Analyze car traffic with Elasticsearch and Kibana

There are currently a lot of construction sites on the my way to work. Therefor i wanted to know when the traffic jams start to occur and whats the best time to get to work.

Google Maps show current traffic on their routing service and “Hey!” there is a API for it: https://developers.google.com/maps/documentation/directions/. You just have to apply for API key there and they give you 2500 queries a day for free.

I started querying the data with curl. Since its a REST API thats really easy:

That will output a lot of JSON data to your screen. And since elasticsearch is schema-less and also uses JSON getting the data into elasticsearch is also really easy. Just pipe the data into another curl command:

That will already works, but to build up time series a timestamp is needed within each document. A small script was needed to reformat the document before pushing it to the elasticsearch index:

Next step was to run this script every 10 minutes in a cronjob:

And to create a simple visualization in kibana based on the routes.legs.duration_in_traffic.value field:

kibana-google-traffic

 

Test-Driven Infrastructure Talk at Docker-Bamberg

On 28th April I held a talk about Test-Driven Infrastructure at the local Docker-Bamberg Meetup.

Agenda:

  • Concepts
    • Puppet
    • Test-Driven Infrastructure
    • Behavior-Driven Development
  • Toolchain
    • A toolchain for TDI
  • Hands on
    • Build a simple webserver for serving a Docker Bamberg weblog
  • Goodies
    • Continuous Integration, Monitoring, Documentation, Checklists, Change Evidence build in!

Slide are available at:

https://markusbenning.de/slides-docker-bamberg/test-driven-infrastructure.html

mtpolicyd 1.21 has been released

Version 1.21 has been released.

Get the sources from: https://mtpolicyd.org/download.html or from CPAN.

What has changed:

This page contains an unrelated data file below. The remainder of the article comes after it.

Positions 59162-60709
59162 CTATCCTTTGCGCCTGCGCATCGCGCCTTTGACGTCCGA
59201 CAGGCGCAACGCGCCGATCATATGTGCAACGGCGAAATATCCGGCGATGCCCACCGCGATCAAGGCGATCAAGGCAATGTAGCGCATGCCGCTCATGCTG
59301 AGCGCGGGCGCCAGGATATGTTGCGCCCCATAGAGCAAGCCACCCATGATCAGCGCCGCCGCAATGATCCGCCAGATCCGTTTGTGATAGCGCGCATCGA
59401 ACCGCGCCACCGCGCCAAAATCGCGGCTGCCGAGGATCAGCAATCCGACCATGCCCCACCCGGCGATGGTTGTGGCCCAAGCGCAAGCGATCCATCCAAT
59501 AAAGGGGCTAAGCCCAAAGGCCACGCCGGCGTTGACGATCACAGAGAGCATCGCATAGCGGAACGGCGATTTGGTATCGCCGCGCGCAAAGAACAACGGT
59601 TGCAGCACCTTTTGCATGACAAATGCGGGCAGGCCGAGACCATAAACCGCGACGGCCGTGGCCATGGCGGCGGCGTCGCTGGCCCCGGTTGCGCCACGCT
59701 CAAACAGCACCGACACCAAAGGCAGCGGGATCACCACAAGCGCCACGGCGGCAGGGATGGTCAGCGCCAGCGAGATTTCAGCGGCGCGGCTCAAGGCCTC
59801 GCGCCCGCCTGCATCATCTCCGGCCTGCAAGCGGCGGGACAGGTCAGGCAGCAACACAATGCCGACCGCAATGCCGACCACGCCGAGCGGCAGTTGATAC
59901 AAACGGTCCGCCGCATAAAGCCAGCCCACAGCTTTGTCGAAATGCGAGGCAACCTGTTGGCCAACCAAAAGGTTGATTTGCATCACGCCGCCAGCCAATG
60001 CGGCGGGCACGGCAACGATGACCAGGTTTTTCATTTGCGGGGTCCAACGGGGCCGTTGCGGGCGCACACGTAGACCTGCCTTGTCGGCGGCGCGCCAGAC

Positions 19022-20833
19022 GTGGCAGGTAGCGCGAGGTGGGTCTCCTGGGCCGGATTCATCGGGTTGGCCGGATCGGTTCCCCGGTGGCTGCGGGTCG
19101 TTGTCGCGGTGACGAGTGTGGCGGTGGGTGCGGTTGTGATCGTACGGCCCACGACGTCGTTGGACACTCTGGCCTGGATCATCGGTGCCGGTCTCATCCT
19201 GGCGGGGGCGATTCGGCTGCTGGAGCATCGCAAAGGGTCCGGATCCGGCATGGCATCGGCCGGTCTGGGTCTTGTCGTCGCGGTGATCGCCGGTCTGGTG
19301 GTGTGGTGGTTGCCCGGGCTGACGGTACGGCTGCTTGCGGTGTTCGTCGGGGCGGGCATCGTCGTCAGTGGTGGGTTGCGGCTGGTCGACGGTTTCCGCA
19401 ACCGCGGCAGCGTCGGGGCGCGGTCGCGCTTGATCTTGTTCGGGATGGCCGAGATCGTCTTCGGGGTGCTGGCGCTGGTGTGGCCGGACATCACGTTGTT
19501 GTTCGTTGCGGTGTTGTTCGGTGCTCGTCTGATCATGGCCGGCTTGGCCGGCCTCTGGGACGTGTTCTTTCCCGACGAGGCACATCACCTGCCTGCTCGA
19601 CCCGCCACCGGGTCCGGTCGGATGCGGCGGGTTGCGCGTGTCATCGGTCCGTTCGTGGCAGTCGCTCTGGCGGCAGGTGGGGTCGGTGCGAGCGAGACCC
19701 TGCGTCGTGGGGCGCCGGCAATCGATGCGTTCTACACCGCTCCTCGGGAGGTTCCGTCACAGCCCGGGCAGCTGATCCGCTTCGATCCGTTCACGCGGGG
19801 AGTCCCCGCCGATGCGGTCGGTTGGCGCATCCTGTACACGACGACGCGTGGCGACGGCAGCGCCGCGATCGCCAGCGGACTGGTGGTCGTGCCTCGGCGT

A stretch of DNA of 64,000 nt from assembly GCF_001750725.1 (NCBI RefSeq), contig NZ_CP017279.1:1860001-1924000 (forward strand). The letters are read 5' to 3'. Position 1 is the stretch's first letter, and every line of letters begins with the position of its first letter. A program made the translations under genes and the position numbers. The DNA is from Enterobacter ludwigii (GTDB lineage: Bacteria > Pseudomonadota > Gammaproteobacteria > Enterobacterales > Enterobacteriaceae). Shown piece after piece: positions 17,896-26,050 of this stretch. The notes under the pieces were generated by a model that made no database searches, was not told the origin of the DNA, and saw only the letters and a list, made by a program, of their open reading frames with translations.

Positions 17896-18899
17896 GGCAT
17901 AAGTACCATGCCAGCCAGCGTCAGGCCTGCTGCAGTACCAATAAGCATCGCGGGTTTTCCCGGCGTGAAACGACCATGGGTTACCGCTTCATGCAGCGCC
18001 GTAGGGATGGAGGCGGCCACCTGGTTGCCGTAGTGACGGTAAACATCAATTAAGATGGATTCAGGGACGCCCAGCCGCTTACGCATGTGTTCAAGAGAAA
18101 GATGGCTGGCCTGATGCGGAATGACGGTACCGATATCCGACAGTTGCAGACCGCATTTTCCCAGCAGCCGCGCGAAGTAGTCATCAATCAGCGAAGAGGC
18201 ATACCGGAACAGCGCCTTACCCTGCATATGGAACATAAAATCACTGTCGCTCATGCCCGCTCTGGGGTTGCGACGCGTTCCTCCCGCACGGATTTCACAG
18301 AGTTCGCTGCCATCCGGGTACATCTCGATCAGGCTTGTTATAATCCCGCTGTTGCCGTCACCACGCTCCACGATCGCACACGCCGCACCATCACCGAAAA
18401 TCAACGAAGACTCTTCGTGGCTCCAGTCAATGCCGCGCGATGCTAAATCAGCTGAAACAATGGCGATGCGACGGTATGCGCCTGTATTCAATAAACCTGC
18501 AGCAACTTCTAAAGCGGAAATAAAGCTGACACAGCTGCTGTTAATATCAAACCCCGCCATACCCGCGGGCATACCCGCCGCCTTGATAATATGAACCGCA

• New feature vhost_by_policy_context
    New option vhost_by_policy_context will if activated tell mtpolicyd to select the VirtualHost based on the policy_context.For example in postfix main.cf use advanced syntax:

    In mtpolicyd.conf:

    The policy_context feature will be available in postfix 3.1 and later.
  • New plugin SMTPVerify
    The SMTPVerify plugin implements address verification at a remote SMTP server with MAIL FROM and RCPT TO commands. It support the following checks:

    • check if the remote SMTP server would accept mail for a address.
      Apply actions or scores if a permanent or temporary error is returnedIf the
    • remote server support the SIZE extension the SIZE will be passed to the remote SMTP server. This way it could be checked if the message exceeds the message size limit or the quota limit of the recipient.
    • Check if the remote SMTP server announces support for STARTTLS
    • Check if there is a TLSA record for the remote SMTP server
    • Check if there is OPENPGPKEY for the recipient

mtpolicyd 1.20 has been released

Version 1.20 has been released.

Get the sources from: https://mtpolicyd.org/download.html or from CPAN.

What has changed:

  • fix SQL connection handling after child fork
    Closing the connection after child fork did not cause a reconnect on all DBI versions. Instead do a reconnect by overwriting the previous connection.